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Introduction

Recorded – watch the full episode on YouTube.

Paul Hudson: Welcome back to Swiftly Speaking. My name is Paul Hudson, And today I have with me Paola Mata, a senior developer for the New York Times.

As always, I've got stacks of questions for her about her job, the work she does in our community, some of her favorite Swift topics, and more. Plus everyone who's joining us live on YouTube can of course ask their own questions and I'll make sure Paola answers them as best I can and really grill her on those questions.

Paola, how are you doing?

Paola Mata: Hi, I’m doing well. It's Friday, so that's something to be celebrating. And yeah, just regular workday, homework with my boyfriend and my little dog. And we're all staying sane.

Paul Hudson: That's good to hear. Because you are experienced work from home, right? You've been doing it for a little while.

Paola Mata: So I went remote when I moved out to Philadelphia. I was in New York, where I grew up, so I was there forever. I moved out here in August, so I had maybe like six, seven, I can't count. I had a few months of experience before actually having to go remote along with everyone else.

Paul Hudson: Nice. You got ahead of the game a little bit?

Paola Mata: I think it's helped a lot because I'm already set up and I just have the experience of how to work with other people. It's actually more challenging though when everyone else is remote, but I'm managing.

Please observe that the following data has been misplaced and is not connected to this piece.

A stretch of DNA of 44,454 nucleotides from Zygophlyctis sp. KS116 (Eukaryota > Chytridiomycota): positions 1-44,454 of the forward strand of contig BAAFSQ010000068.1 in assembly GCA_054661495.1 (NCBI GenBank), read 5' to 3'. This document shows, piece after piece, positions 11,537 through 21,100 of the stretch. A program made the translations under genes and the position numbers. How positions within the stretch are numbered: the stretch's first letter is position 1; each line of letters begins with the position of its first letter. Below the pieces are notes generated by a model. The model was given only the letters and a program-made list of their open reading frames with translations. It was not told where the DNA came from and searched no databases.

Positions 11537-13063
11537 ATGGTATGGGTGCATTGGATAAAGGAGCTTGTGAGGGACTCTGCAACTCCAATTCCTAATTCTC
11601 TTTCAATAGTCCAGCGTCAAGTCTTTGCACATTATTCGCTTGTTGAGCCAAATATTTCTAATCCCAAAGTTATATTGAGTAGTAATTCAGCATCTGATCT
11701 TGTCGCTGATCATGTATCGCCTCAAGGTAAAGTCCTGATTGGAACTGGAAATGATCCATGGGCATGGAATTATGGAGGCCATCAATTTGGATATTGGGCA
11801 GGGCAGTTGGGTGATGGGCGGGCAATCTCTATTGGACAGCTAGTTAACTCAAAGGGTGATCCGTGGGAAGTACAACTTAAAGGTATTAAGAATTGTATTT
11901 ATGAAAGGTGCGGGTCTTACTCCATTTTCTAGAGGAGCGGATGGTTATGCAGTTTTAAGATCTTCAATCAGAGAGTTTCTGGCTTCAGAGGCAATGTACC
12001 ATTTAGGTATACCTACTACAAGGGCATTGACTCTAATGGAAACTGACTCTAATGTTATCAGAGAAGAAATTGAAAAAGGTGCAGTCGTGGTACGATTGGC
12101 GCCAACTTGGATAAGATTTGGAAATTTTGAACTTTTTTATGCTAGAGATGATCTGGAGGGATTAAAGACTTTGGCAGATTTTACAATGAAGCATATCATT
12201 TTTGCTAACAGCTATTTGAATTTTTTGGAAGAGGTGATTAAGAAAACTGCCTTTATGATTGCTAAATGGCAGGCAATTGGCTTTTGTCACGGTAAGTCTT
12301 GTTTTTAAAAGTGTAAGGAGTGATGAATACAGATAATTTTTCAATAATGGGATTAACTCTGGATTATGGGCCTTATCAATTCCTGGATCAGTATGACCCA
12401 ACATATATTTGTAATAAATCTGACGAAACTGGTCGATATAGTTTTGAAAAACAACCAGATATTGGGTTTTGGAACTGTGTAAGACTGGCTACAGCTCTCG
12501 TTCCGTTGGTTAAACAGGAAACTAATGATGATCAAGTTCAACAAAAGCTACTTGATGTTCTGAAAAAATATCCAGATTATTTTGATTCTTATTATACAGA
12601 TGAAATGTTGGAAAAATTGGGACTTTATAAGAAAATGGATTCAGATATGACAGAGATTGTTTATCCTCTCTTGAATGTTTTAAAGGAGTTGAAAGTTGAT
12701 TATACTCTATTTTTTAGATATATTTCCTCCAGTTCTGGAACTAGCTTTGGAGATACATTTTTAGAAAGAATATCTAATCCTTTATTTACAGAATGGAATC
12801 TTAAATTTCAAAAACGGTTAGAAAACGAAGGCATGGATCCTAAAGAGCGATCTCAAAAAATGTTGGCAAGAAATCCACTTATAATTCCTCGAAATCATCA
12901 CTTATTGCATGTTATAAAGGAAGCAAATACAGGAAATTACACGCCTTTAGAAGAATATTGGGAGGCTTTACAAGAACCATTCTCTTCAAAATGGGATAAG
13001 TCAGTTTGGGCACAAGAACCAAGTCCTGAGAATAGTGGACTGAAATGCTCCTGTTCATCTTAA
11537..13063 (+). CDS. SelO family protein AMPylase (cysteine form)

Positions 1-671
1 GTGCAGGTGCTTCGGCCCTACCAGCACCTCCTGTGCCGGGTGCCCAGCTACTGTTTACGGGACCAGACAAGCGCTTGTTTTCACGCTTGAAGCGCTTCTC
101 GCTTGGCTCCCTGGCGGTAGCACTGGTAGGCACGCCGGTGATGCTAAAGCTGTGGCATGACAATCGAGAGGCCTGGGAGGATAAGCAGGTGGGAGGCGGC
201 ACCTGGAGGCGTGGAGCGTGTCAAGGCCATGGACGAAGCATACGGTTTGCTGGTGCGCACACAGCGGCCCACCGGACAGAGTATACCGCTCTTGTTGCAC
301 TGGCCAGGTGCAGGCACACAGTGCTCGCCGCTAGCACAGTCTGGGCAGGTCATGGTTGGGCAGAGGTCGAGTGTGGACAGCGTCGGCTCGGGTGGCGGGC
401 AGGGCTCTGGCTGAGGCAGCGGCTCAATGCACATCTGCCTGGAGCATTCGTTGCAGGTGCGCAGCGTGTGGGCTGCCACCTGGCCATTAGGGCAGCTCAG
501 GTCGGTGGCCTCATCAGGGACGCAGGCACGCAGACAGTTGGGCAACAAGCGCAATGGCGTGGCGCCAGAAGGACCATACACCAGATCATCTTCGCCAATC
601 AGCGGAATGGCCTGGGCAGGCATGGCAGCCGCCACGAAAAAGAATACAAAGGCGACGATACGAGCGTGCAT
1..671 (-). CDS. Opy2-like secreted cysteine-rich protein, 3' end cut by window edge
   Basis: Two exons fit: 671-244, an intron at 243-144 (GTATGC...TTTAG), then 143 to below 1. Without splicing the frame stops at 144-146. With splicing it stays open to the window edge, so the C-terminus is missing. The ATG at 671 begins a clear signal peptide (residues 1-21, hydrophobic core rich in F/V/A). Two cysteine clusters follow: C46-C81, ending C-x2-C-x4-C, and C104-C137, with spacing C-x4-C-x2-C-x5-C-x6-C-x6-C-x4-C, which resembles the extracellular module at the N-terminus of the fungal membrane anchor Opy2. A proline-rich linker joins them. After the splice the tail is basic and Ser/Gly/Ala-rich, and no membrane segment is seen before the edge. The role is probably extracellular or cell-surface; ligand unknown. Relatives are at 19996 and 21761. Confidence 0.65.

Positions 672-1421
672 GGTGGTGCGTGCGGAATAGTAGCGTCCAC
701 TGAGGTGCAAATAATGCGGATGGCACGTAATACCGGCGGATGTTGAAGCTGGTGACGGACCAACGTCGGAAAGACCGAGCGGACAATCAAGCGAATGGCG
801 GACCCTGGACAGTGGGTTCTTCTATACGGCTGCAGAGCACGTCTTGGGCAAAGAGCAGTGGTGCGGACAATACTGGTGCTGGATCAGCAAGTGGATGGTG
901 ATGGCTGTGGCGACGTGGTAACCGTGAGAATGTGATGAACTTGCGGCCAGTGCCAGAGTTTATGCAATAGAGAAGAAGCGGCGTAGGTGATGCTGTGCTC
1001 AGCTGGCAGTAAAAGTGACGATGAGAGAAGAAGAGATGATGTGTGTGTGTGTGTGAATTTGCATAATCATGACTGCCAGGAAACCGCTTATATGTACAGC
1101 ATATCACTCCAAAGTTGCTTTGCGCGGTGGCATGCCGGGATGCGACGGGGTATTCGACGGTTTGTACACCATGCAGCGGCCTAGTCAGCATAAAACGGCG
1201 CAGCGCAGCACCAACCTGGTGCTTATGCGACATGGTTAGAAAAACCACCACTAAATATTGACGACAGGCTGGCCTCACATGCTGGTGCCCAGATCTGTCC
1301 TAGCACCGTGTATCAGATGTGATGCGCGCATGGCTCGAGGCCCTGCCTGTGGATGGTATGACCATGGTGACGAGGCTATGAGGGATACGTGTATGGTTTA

Paul Hudson: I guess this means you are aware of what regular work from home feels like. Because lots of folks right now are working from home for the very first time and they're not liking it at all. They're anxious and stressed out. But actually a lot of that is just the current environment, the current hideous pandemic.

Paola Mata: I think even for me having worked remote for months before the pandemic, it's been a little bit of a challenge. Not having all my regular outlets for enjoyment and even I would actually go into the office voluntarily. I wasn't required to, but I would go once a month to just catch up with everyone and see everyone. I miss my team, definitely. Surprisingly, I miss being on a call with my team and they're all sitting in the same room interacting and I felt like I was in there more so than I do now when everyone's separate.

This transcript was recorded as part of Swiftly Speaking. You can watch the full original episode on YouTube, or subscribe to the audio version on Apple Podcasts.

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